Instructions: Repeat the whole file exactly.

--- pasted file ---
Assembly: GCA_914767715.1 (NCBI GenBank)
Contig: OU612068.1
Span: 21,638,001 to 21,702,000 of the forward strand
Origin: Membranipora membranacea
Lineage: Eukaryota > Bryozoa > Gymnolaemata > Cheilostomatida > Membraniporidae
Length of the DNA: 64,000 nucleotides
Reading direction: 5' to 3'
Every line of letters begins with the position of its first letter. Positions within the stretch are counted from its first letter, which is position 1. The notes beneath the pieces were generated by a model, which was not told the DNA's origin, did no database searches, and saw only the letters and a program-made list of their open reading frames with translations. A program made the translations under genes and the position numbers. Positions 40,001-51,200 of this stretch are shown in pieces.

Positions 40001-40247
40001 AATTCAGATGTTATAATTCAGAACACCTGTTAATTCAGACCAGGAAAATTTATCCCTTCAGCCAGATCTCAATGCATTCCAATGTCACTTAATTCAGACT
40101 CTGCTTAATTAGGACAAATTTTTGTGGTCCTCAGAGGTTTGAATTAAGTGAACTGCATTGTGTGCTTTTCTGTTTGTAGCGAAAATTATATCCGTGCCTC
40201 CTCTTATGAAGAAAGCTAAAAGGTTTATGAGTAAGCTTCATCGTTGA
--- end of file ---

Assembly: GCA_914767715.1 (NCBI GenBank)
Contig: OU612068.1
Span: 21,638,001 to 21,702,000 of the forward strand
Origin: Membranipora membranacea
Lineage: Eukaryota > Bryozoa > Gymnolaemata > Cheilostomatida > Membraniporidae
Length of the DNA: 64,000 nucleotides
Reading direction: 5' to 3'
Every line of letters begins with the position of its first letter. Positions within the stretch are counted from its first letter, which is position 1. The notes beneath the pieces were generated by a model, which was not told the DNA's origin, did no database searches, and saw only the letters and a program-made list of their open reading frames with translations. A program made the translations under genes and the position numbers. Positions 40,001-51,200 of this stretch are shown in pieces.

Positions 40001-40247
40001 AATTCAGATGTTATAATTCAGAACACCTGTTAATTCAGACCAGGAAAATTTATCCCTTCAGCCAGATCTCAATGCATTCCAATGTCACTTAATTCAGACT
40101 CTGCTTAATTAGGACAAATTTTTGTGGTCCTCAGAGGTTTGAATTAAGTGAACTGCATTGTGTGCTTTTCTGTTTGTAGCGAAAATTATATCCGTGCCTC
40201 CTCTTATGAAGAAAGCTAAAAGGTTTATGAGTAAGCTTCATCGTTGA